It is often mooted that the House of Commons should reflect the characteristics of the population. Normally this is thought of in terms of which gender and communities are represented, basically determined by any of the protected characteristics. But should we compare our MPs to how they voted in the most important decision the people have made in recent history, to leave the EU; the Brexiteers are woefully under-represented.
As I look across to the other house, the House of Lords; hoping to see some balance from our allegedly respected Peers, I see the house filled of Yesterday’s Men. Surely this house, our second chamber of legislative power whose purpose is to scrutinise the legislation from the Commons, would show balance. Unfortunately, this is not so. Instead they scrutinise the public’s decision instead by voting 335 to 244 in their latest attempt to derail Brexit.
At face value, it seems both houses hold the public in contempt, save grace for a few delightful people. But who are these Lords who preside over us with such impunity?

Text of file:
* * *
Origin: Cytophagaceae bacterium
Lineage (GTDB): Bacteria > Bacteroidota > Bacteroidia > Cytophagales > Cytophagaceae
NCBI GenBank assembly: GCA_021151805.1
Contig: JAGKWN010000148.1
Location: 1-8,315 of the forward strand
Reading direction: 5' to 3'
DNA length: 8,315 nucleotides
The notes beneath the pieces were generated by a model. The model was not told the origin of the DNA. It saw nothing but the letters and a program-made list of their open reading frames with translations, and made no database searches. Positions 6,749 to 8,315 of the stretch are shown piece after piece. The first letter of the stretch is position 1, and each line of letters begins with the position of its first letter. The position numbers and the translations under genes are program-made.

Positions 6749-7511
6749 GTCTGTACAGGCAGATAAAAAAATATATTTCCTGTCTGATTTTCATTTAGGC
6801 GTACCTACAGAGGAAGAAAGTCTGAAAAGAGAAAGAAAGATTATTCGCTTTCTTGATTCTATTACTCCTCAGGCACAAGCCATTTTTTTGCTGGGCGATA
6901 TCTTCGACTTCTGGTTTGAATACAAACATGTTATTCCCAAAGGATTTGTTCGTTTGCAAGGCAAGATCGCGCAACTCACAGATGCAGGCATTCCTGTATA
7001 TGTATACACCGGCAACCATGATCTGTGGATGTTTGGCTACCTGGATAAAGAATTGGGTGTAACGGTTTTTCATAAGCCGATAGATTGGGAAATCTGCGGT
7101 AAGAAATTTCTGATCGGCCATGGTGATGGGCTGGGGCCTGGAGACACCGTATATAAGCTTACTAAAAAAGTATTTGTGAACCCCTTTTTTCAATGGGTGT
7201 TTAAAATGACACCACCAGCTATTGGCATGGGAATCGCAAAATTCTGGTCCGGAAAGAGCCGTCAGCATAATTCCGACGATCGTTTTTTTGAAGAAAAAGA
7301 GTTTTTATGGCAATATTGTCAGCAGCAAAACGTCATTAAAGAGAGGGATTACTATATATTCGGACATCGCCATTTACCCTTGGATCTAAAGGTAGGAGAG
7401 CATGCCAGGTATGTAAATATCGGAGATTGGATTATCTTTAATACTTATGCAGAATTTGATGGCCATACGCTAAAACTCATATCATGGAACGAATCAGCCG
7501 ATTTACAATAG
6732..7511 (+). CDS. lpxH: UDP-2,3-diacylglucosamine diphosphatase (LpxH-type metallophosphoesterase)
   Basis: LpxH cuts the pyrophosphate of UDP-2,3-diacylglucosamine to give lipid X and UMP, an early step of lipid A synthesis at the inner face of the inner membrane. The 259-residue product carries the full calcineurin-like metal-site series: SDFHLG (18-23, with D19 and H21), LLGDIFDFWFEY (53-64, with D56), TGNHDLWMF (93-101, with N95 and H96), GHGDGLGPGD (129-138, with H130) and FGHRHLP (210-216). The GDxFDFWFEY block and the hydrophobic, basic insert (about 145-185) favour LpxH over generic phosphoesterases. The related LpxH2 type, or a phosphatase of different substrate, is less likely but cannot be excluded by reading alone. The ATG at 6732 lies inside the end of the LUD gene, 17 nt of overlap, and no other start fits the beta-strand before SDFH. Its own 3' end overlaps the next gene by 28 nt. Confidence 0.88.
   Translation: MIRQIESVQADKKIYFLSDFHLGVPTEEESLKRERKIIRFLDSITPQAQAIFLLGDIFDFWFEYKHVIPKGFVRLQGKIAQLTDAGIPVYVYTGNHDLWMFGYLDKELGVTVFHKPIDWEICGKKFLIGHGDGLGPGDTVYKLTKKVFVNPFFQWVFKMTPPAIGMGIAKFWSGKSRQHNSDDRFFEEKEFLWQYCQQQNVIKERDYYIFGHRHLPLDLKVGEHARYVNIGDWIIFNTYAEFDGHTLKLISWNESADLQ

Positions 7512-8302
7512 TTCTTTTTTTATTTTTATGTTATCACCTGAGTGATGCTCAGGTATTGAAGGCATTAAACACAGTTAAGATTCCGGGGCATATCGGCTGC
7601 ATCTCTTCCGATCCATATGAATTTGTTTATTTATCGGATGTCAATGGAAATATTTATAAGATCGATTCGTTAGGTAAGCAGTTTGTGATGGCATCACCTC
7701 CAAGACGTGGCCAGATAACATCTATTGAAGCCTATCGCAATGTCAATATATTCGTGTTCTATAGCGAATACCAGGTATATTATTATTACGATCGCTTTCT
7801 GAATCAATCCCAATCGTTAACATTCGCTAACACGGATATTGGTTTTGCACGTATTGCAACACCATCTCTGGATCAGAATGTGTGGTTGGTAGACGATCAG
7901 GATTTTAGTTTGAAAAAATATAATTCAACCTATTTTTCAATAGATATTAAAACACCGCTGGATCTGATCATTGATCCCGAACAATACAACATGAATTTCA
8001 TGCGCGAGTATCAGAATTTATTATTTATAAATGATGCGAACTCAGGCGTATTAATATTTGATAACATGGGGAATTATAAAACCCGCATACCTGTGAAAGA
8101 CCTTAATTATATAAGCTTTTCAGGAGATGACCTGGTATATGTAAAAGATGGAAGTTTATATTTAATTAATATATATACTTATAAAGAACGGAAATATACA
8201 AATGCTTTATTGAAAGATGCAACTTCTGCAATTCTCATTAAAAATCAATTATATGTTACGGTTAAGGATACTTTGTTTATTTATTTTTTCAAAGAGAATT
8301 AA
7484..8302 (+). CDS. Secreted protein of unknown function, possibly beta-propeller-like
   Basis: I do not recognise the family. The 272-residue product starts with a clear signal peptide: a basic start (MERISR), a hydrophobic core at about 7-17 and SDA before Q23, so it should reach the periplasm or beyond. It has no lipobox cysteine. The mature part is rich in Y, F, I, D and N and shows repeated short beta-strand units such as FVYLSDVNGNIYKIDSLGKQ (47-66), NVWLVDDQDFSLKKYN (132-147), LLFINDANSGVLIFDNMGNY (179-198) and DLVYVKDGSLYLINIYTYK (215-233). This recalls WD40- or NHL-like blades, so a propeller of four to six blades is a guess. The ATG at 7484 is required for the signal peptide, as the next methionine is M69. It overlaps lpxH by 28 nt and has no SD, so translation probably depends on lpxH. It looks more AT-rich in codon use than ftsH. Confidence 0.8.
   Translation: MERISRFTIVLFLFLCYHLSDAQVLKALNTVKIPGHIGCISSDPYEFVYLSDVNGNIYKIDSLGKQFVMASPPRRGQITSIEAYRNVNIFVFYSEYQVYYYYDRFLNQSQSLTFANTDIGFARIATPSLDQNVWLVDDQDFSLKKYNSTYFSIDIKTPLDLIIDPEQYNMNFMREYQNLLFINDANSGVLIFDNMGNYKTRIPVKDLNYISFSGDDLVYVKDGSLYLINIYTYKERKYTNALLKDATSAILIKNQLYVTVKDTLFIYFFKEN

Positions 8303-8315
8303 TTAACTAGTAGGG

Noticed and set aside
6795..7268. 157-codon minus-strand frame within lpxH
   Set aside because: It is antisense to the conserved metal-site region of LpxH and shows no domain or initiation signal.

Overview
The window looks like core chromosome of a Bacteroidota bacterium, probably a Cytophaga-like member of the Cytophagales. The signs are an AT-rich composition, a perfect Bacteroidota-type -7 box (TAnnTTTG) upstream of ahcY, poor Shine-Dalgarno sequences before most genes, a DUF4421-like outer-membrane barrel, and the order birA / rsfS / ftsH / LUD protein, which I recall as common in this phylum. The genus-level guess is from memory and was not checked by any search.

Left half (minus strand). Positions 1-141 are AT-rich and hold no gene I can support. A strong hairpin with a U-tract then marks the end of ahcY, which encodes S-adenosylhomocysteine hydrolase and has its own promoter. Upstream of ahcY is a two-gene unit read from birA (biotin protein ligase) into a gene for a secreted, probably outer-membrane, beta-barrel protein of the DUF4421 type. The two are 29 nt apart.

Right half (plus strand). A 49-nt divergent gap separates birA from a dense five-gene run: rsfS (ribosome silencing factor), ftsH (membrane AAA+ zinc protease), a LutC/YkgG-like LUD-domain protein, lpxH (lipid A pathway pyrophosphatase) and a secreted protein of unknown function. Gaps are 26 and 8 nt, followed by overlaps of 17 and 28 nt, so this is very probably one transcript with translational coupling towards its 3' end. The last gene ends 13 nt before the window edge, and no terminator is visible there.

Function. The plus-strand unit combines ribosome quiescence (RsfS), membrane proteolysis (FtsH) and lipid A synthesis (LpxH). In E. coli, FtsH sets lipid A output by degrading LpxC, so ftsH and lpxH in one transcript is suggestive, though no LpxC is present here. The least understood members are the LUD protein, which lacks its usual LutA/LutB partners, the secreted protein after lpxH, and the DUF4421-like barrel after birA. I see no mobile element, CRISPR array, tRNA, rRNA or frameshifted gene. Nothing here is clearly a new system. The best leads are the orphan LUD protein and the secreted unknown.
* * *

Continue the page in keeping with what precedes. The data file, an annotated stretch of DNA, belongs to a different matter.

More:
We are all too familiar with the benches of the HoL being squatted by rejected MPs with the likes of Kinnock, Mandelson and Clegg; those who in some way can carry favour with their own parties to claim their right to a peerage (such is their state of self-expectancy).
But should we gaze across the red benches in detail, which other former MPs could we find? No other than the disgraced Peer and former MP Douglas Hogg, the former Conservative MP who claimed expenses for having his moat cleared and now is seeking to overturn the will of the people.
Hardly an upstanding member of the community.
So it is clear as a rare summer’s day, what the Lords’ opinion of the public will is. They treat our decision to the leave the EU as an abhorrent mistake by the uneducated (and racist) people who do not know what they voted for.
I believe and know what the public voted for and I believe it is time that the people were given the opportunity to return the gesture of giving our opinion on our Lords.
It is time we had a say on the House of Lords, a referendum so the people can hold court on our opinion on them. I also know that the people will know what they vote for should the opportunity arise; to confine our Lords’ unchecked power to history as Yesterday’s men, as they once were.
(Articles reflect the views of the author, and not necessarily those of Luke Nash-Jones, The Red Pill Factory, or Make Britain Great Again.)